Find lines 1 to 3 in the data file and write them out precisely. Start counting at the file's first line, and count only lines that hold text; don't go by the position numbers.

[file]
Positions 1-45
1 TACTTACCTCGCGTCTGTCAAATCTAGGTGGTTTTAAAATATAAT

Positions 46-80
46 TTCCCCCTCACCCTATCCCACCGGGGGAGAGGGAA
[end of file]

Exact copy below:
Positions 1-45
1 TACTTACCTCGCGTCTGTCAAATCTAGGTGGTTTTAAAATATAAT

Positions 46-80